A plasma television has a screen of at least 32 inches and contains a mixture of gases in between two pieces of glass. These gases are then turned into a plasma mixture that emits light. Although an LCD-screen TV may look similar to a plasma TV, they use very different technology. One drawback to a plasma-screen TV is that the plasma is very sensitive; if the glass protecting the plasma breaks, you will most likely need to buy a new television. If you are having screen problems other than broken glass, such as a burnt-out screen or pixels, you likely can fix your broken plasma TV screen at home.
Connect your DVD player to the plasma TV. Turn both on.
Place a pixel-correcting DVD in the DVD player. You can purchase a pixel-correcting DVD at most electronics stores or on the Internet (see Resources).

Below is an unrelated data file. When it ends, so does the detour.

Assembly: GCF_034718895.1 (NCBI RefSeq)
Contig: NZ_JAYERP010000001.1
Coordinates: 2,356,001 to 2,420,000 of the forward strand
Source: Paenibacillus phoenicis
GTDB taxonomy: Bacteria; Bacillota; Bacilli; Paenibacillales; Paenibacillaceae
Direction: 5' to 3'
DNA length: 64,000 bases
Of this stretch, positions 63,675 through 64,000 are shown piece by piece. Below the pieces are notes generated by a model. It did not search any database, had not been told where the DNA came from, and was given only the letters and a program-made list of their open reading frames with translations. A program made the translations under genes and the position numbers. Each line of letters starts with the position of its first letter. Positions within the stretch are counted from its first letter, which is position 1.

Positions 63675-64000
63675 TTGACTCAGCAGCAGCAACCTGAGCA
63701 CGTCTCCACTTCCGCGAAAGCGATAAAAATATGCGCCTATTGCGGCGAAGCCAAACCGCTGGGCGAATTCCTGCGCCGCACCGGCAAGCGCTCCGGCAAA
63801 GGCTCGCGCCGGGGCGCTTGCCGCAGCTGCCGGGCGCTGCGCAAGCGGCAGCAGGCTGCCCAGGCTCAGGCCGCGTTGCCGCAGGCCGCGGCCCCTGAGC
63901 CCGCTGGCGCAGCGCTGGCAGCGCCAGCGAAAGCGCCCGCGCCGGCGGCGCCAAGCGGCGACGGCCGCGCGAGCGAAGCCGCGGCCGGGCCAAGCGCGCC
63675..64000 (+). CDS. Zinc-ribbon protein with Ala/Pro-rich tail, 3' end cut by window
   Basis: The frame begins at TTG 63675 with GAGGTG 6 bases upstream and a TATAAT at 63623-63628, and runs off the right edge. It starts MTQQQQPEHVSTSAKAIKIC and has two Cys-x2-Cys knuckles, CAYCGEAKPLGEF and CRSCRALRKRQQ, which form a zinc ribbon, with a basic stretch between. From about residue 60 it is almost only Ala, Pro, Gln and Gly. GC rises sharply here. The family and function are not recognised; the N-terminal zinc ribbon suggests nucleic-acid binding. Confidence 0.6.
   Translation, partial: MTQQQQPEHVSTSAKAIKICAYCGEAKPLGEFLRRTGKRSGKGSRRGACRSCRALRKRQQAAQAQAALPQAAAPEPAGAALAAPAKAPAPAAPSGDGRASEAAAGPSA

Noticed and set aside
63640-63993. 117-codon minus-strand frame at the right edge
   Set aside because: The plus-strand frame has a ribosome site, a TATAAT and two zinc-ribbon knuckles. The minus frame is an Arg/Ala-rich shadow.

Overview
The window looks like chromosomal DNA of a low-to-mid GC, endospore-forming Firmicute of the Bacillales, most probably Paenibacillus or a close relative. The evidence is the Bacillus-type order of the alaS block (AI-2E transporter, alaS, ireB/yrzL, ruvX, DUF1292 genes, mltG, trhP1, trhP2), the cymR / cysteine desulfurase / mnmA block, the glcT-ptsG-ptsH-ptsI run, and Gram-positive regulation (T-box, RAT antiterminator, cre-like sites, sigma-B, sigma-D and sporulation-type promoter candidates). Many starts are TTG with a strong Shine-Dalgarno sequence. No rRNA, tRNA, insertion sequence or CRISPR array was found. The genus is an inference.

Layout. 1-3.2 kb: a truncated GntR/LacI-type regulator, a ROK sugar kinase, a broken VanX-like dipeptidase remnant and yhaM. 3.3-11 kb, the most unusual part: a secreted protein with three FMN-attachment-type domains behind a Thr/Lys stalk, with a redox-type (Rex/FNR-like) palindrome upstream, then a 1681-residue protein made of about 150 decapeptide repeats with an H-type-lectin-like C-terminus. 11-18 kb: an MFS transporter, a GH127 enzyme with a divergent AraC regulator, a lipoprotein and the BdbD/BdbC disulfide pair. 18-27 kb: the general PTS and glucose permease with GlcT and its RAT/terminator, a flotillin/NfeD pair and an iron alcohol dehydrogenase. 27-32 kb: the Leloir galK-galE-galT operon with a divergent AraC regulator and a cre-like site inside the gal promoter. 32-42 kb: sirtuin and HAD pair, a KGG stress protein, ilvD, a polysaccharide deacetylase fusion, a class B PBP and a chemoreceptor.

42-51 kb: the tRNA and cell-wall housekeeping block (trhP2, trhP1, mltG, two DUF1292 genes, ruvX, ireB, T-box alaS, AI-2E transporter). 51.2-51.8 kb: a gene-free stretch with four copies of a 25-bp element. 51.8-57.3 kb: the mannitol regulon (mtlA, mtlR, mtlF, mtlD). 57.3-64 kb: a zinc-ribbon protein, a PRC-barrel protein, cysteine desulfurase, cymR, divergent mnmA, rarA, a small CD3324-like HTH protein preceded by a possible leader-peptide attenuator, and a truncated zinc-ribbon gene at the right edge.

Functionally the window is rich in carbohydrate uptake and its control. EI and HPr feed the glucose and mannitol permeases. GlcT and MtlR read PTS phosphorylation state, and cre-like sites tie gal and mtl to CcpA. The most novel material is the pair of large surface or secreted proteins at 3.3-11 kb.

Select the highest screen resolution possible on your television's menu. Keep your TV in this mode for the remainder of the steps.
Access the menu on your pixel-correcting DVD by pressing the "Play" button on your DVD remote. Run pixel correction tests until the pixel-correcting program has accessed your television's problem areas.
Tap your plasma television screen. If you experience no improvement using the pixel-correcting disk, the plasma may have become pressed against the glass and is out of place. Tap gently around the glass until the stuck pixels are released.
If you experience no improvement after following these steps, your television may have external damage.
Do not hit the television with any hard object when trying to release stuck pixels.